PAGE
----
We investigated the effect of genetic variation in cytokine genes on NHL prognosis and survival by evaluating genetic variation in individual SNPs as well as the combined effect of multiple deleterious genotypes. Survival information from 496 female incident NHL cases diagnosed during 1996–2000 in Connecticut were abstracted from Connecticut Tumor Registry in 2008. Survival analyses were conducted by comparing Kaplan-Meier curves and hazard ratios (HR) were computed using Cox proportional hazard models adjusting for demographic and tumor characteristics for genes that were suggested by previous studies to be associated with NHL survival.
We found that the variant IL6 genotype is significantly associated (HR=0.42; 95%CI: 0.23–0.77) with a decreased risk of death, as well as relapse and secondary cancer occurrence, among those with NHL. We also found that risk of death, relapse, and secondary cancers varied by specific SNPs for the follicular, DLBCL, and CLL/SLL histologic types. We identified combinations of polymorphisms whose combined deleterious effect significantly alter overall NHL survival and disease-free survival.
Our study provides evidence that the identification of genetic polymorphisms in cytokine genes may help improve the prediction of NHL survival and prognosis.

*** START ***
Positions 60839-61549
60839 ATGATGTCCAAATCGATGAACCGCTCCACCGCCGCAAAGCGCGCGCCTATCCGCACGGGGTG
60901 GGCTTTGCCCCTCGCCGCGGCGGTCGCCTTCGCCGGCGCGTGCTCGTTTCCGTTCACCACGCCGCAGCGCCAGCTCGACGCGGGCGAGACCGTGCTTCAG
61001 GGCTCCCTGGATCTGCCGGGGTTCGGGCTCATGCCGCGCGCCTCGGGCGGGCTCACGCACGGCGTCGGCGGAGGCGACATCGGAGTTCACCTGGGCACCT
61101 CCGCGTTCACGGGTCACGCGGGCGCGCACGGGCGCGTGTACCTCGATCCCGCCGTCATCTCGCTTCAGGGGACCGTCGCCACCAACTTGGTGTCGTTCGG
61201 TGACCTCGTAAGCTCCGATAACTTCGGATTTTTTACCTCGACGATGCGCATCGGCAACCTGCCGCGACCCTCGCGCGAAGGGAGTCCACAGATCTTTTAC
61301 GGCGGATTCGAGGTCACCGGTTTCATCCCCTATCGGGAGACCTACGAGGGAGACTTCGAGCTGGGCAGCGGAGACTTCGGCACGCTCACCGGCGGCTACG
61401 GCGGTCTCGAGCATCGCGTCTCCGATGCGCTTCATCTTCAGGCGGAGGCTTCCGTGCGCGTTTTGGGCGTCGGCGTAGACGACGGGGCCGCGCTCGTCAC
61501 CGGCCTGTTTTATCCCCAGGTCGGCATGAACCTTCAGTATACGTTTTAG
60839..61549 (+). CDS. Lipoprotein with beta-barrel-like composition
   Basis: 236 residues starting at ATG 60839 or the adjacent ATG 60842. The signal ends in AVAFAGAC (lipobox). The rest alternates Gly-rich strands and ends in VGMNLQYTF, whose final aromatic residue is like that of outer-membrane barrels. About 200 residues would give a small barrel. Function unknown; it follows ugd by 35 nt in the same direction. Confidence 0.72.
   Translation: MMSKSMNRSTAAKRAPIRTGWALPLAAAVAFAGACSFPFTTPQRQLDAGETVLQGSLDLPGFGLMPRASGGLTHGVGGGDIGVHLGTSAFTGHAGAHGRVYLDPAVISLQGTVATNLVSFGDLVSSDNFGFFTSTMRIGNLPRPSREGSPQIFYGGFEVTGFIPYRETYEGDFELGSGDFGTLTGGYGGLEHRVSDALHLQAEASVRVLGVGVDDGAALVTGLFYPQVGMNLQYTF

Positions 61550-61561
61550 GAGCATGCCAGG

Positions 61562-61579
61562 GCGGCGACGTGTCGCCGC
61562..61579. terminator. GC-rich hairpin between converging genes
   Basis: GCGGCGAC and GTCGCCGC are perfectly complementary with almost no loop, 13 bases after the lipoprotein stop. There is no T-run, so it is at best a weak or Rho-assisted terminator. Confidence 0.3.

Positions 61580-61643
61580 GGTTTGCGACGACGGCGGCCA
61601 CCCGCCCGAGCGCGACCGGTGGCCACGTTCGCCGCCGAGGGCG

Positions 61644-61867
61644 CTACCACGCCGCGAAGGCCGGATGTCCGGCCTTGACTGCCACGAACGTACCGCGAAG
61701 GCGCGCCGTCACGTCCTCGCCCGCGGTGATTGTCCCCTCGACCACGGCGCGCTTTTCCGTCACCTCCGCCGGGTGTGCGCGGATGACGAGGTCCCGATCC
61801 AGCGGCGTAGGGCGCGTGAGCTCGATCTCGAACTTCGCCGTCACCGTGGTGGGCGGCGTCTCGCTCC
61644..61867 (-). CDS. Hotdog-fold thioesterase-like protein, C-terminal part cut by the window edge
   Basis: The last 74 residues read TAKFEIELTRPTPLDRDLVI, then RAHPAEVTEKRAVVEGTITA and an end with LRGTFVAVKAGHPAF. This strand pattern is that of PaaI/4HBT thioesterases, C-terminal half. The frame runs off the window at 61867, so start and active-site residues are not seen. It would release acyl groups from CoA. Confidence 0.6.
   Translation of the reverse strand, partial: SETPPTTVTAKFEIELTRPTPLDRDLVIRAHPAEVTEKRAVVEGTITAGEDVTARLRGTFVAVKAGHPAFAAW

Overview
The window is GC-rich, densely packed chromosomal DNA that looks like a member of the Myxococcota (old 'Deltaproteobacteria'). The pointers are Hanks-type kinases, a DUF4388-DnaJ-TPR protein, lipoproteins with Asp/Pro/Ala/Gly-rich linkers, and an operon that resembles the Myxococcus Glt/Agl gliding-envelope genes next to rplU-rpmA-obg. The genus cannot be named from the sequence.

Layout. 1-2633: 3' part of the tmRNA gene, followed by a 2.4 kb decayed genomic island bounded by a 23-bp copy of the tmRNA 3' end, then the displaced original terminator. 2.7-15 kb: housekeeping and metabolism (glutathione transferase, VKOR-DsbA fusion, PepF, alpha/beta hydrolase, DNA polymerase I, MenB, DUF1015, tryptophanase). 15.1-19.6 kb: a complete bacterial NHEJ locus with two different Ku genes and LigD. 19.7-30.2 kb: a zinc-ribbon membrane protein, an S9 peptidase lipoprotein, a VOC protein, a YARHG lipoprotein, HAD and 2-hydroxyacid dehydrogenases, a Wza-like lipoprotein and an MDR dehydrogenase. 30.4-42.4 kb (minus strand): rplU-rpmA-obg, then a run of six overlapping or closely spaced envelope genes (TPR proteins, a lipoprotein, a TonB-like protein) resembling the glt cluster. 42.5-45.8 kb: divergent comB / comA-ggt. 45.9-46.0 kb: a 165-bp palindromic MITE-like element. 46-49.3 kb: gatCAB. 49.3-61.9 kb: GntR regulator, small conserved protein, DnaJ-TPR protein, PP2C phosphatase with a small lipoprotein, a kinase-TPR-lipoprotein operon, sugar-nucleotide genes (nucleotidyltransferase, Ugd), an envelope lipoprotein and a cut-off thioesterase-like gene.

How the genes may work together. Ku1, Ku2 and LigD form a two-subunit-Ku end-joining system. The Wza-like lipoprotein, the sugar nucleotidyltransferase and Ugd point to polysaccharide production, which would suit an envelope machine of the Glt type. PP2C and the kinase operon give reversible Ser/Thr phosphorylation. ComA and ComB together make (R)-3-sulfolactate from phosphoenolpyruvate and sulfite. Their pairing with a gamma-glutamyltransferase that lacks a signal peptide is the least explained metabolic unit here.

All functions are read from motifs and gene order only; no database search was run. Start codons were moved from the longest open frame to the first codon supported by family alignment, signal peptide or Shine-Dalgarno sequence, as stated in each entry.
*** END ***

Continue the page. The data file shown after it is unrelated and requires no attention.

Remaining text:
Non-Hodgkin lymphoma; Cytokines; Single nucleotide polymorphisms; Survival
High-throughput gene profiling studies have been extensively conducted, searching for markers associated with cancer development and progression. In this study, we analyse cancer prognosis studies with right censored survival responses. With gene expression data, we adopt the weighted gene co-expression network analysis (WGCNA) to describe the interplay among genes. In network analysis, nodes represent genes. There are subsets of nodes, called modules, which are tightly connected to each other. Genes within the same modules tend to have co-regulated biological functions. For cancer prognosis data with gene expression measurements, our goal is to identify cancer markers, while properly accounting for the network module structure. A two-step sparse boosting approach, called Network Sparse Boosting (NSBoost), is proposed for marker selection. In the first step, for each module separately, we use a sparse boosting approach for within-module marker selection and construct module-level ‘super markers ’. In the second step, we use the super markers to represent the effects of all genes within the same modules and conduct module-level selection using a sparse boosting approach. Simulation study shows that NSBoost can more accurately identify cancer-associated genes and modules than alternatives. In the analysis of breast cancer and lymphoma prognosis studies, NSBoost identifies genes with important biological implications. It outperforms alternatives including the boosting and penalization approaches by identifying a smaller number of genes/modules and/or having better prediction performance.
The main goal of this study is to examine the associations between illness conditions and out-of-pocket medical expenditure with other types of household consumptions. In November and December of 2011, a survey was conducted in three cities in western China, namely Lan Zhou, Gui Lin and Xi An, and their surrounding rural areas.